Corned beef and cabbage …and microgrids
A working lunch turns up interesting perspectives on data center power options
It was St. Patrick’s Day in New York, and over at the Marriott Marquis, ABB was hosting a lunchtime workshop as part of Data Center Dynamics’ Converged Enterprise conference. But this would not be your typical eat-and-listen exercise. No, this was… an exercise. We had work to do.
We broke up into groups, each charged with evaluating a particular technology’s impact on a hypothetical firm’s data center operations. Mine focused on how microgrids could be used to benefit Shamrock Corp. (Did I mention it was St. Patrick’s Day?)
The table was populated by enterprise data center managers along with a couple of consultant/vendor execs, and I expected to hear the usual talking points about reliability as the main selling point. (Did I mention this was New York, where memories of Sandy are still fresh?)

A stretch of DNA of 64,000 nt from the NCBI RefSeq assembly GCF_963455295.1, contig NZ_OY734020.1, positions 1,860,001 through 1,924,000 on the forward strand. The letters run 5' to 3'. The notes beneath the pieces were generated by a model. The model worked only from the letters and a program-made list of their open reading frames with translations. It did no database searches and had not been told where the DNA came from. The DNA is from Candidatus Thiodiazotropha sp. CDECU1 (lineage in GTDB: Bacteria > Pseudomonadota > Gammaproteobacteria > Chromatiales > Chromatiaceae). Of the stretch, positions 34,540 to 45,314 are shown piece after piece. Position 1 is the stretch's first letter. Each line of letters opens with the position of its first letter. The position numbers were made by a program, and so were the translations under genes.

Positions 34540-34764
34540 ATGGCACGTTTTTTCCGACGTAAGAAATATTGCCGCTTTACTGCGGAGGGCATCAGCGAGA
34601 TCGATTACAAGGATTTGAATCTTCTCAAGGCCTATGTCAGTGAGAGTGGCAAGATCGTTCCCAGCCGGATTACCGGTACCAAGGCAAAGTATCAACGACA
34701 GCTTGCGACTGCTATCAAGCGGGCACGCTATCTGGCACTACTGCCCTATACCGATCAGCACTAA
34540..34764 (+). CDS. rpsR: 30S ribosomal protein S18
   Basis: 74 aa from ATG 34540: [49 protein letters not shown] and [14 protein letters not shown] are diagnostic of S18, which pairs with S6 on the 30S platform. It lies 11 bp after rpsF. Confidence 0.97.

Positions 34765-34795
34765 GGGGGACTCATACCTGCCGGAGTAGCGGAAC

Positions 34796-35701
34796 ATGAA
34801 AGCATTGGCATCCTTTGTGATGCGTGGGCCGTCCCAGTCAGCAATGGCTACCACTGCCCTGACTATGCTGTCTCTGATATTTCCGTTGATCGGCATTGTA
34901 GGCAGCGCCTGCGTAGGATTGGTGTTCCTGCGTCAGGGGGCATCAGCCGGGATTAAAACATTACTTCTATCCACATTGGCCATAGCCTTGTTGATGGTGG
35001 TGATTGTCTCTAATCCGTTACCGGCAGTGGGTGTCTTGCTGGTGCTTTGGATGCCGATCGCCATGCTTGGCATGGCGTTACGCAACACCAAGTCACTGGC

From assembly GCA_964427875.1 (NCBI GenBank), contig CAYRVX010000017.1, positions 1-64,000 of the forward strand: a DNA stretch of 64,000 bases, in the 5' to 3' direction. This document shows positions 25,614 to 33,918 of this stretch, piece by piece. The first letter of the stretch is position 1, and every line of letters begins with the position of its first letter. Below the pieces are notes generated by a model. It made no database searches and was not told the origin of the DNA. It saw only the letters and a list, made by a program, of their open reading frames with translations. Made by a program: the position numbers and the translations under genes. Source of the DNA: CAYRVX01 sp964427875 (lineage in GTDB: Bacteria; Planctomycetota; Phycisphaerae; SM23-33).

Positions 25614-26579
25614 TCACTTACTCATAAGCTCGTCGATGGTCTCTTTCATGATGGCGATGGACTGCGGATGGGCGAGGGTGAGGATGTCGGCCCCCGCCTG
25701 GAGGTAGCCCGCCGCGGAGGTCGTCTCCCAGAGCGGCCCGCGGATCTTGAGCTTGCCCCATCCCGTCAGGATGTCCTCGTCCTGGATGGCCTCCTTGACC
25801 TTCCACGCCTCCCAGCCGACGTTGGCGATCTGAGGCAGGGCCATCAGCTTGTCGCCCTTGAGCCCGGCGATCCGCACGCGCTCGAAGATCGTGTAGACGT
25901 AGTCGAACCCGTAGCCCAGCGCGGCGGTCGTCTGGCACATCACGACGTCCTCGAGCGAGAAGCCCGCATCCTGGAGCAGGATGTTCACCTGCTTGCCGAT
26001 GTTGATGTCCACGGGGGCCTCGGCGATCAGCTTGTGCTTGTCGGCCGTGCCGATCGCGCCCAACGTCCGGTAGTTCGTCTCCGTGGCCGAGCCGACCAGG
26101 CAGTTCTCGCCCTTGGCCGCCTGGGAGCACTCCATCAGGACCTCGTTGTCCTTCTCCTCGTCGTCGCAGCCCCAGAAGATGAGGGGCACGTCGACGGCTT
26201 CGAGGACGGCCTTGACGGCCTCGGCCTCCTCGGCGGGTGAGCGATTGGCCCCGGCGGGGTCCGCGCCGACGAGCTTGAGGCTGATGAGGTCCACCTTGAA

What I didn’t expect to hear was a good deal of talk about energy costs and the potential to switch from grid power to microgrid power, or even to operate in an islanded mode by default. Then I remembered that the most of the people sitting at the table worked in New York, home to some of the highest electricity rates in the country.
Microgrids do offer some compelling benefits in terms of reliability and energy efficiency, but my impression (as a complete novice) was that these things came at a premium if you were going to run primarily on self-generated power. That’s probably still true for most of the US, but as always there is a segment of consumers at the margin where the economics become more interesting.
With the price of natural gas banished to below $3/MMBtu it might be tempting to think that cheap energy is here to stay. So why not cut the cord and run your data center with a microgrid and local generation?
The time is surely coming, though, perhaps sooner than we think, when gas prices will rise again. With coal in retreat from environmental regulation, there isn’t anything cheaper that can scale up. Solar is at grid parity in a few locations (e.g., Hawaii, where the alternative is diesel generation), but it’s physically impossible to site a multi-megawatt PV array in the middle of Manhattan. Ditto for wind turbines.
So when the price of natural gas starts to turn northward, what’s a data center to do? In the years ahead, it may well be that a fully independent microgrid is just the ticket.